HOW IT ALL BEGAN
Having spent my childhood pursuing deer and small game throughout the southern piedmont region of NC, I was introduced to the sport of Waterfowling during the late 70’s while at college at North Carolina State University. My first “serious” waterfowling experience was a goose hunt on Maryland’s famed Eastern Shore where I shot my first Canada Goose and, needless to say became forever hooked on the sport!. After I returned home, it wasn’t long before I began to canvass the ponds, swamps, and rivers of North Carolina in search of ducks and geese. It didn’t take to long to realize that if I was going to pursue these birds, I was going to need a dog. Through a friend of mine I got my first dog (a mix between a Chesapeake and a lab) that named Smokey and I trained her to be a working retriever. It was working and hunting with Smokey, which sparked my interest in retriever training that eventually laid the foundation for the dogs and kennel I have today.
Back Creek Kennel (BCK) was established at its present location here in Mount Ulla, North Carolina in 1990. However, the foundation dog for many of the retrievers that currently reside at BCK actually arrived in 1982 in the form of a black female puppy bred from two Labradors owned by goose hunting guides on Maryland’s Eastern Shore. This dog was named “Pepper” (WR Parker’s Dash O’Pepper), and she quickly established herself as an outstanding retriever both in the field and in early NAHRA Hunt Tests. Pepper’s natural hunting ability was evident at a very early age as she made impressive retrieves on a variety of fowl beginning as early as 5 months of age. Prior to the advent of organized retriever hunt tests, Pepper competed in and won several local gun dog field trials. When licensed NAHRA Hunt Tests began in the mid 80’s, Pepper quickly acquired enough points to achieve NAHRA’s Working Retriever Title. Already outstanding on doves, ducks and geese, Pepper began accompanying me on my annual pheasant hunting jaunts to Nebraska and Kansas. I quickly found out that she was right at home flushing ring necks during the day, and sharing my bed in the motel at night. Tragically, Pepper’s life was cut short as she was the victim of a terrible condition called “bloat”, which causes a dogs stomach to twist, cutting of the organ’s blood supply. Pepper was put to rest, and will forever be known as the foundation dog for Back Creek Kennel.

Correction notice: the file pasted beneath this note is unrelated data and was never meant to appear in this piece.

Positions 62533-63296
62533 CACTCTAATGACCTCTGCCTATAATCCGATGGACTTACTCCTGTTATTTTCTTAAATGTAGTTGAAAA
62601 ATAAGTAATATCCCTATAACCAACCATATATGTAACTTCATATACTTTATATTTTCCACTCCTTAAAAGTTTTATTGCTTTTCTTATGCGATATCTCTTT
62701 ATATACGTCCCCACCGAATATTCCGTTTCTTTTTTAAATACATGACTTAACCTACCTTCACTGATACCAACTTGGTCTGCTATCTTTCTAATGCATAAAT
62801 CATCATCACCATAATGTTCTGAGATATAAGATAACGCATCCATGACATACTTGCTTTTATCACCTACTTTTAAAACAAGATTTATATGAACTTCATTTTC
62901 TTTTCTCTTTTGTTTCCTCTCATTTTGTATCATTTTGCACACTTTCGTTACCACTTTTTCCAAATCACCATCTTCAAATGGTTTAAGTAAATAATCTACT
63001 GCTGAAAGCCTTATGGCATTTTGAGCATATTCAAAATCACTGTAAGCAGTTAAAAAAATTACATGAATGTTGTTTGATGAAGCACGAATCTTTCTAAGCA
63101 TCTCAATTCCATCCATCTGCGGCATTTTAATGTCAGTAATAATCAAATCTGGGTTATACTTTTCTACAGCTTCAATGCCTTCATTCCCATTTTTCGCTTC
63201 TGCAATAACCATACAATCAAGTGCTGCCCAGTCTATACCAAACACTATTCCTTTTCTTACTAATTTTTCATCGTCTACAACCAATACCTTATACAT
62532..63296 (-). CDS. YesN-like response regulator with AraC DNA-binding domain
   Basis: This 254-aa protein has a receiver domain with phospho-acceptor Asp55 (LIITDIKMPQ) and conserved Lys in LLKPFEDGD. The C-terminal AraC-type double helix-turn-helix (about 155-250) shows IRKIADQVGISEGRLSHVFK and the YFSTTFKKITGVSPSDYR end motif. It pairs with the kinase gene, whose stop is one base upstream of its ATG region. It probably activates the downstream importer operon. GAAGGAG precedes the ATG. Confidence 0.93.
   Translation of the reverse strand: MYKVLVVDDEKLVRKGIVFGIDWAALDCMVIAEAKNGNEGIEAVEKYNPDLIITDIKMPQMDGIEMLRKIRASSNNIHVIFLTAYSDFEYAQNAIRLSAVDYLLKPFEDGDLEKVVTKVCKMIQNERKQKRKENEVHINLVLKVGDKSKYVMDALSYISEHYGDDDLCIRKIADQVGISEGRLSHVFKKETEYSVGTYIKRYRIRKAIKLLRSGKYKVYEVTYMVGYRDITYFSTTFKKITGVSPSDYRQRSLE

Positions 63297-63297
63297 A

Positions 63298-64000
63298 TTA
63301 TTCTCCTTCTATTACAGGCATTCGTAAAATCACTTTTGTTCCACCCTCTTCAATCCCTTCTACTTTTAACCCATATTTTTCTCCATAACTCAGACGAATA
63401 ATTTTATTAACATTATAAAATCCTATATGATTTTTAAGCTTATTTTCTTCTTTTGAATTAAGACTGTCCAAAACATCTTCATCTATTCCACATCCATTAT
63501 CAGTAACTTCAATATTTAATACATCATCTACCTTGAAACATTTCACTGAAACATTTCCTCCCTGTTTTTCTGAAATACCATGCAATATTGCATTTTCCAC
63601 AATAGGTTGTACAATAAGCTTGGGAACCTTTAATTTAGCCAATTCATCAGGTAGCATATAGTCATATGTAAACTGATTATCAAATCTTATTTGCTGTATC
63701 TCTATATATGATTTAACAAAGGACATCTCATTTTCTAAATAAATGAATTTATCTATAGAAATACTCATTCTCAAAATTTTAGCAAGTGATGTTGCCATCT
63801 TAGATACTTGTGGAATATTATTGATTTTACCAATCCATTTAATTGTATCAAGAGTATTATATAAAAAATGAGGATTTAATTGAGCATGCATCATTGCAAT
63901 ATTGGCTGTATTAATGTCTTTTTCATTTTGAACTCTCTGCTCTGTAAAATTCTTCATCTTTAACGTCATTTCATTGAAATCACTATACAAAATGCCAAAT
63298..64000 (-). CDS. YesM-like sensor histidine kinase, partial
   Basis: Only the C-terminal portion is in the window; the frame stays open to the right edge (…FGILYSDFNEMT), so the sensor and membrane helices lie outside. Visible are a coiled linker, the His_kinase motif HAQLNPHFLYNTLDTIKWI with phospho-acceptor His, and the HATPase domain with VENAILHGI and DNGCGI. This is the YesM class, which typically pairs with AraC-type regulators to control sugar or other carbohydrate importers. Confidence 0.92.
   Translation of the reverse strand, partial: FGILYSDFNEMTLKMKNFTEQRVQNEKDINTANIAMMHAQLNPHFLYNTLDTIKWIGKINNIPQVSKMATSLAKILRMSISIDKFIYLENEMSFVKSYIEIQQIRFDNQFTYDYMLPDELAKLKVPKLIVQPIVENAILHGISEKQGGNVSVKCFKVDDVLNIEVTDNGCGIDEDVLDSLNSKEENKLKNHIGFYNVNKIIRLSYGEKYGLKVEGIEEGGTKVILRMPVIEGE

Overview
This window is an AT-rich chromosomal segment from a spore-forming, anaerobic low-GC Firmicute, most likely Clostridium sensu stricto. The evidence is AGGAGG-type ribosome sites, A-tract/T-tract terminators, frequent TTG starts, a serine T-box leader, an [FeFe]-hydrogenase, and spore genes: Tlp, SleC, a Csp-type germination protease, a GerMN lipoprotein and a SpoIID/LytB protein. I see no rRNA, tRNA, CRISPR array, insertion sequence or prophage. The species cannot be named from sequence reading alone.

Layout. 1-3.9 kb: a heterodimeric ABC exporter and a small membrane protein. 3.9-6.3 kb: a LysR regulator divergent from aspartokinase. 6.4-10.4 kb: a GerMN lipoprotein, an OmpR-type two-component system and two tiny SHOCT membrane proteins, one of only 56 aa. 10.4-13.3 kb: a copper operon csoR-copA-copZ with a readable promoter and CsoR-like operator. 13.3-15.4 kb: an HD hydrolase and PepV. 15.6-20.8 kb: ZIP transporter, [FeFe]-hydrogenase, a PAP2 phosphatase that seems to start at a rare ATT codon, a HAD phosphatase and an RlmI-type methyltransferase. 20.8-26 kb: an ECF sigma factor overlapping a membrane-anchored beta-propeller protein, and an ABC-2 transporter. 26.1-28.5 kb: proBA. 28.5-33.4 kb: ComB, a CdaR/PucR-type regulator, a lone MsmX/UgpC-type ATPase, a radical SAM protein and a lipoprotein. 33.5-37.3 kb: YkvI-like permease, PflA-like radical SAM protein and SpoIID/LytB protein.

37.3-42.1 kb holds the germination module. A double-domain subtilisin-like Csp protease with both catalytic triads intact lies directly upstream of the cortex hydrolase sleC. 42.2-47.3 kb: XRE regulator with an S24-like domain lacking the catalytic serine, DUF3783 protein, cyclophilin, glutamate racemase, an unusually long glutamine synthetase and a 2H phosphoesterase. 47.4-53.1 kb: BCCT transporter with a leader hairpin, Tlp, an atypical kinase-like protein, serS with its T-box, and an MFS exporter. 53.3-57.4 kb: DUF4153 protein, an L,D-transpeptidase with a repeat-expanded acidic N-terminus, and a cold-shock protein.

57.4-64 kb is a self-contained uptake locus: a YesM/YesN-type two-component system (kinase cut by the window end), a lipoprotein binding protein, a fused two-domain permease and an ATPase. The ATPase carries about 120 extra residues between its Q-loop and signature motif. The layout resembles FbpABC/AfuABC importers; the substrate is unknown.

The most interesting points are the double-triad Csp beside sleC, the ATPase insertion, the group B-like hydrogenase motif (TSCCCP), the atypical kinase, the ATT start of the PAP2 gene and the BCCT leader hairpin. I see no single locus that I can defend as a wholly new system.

Fortunately, Pepper had passed on her desire and ability in the form of a black female named Lacey (WR Pandora’s Black Lace), who was born in 1986. Lacey came in a slightly larger package, with plenty of desire and ability. She excelled on all types of feathered fowl as well as NAHRA Hunt Tests where she earned her Working Retriever Title after passing 5 hunt tests in 5 attempts! Lacey also traveled around the country with me pursuing waterfowl as well as upland game. Although her desire in the pheasant field was intense, it soon became apparent that waterfowl was her first love. Many a morning while Lacey and I sat in the blind watching ducks circle, I could feel the blind shake from her trembling waiting for the eventual shots and her release. I am thankful that Lacey had a long and fruitful hunting career because she became diabetic in her 8th year. Even with the disease, Lacey continued to hunt through the fall and winter of 1994-95, albeit somewhat slower than in past years. Lacey lived until June 6, 1995, when she passed away due to diabetic complications. Lacey was buried near Lake Norman State Park at a location she and I had hunted together many times and where she had made many memorable retrieves.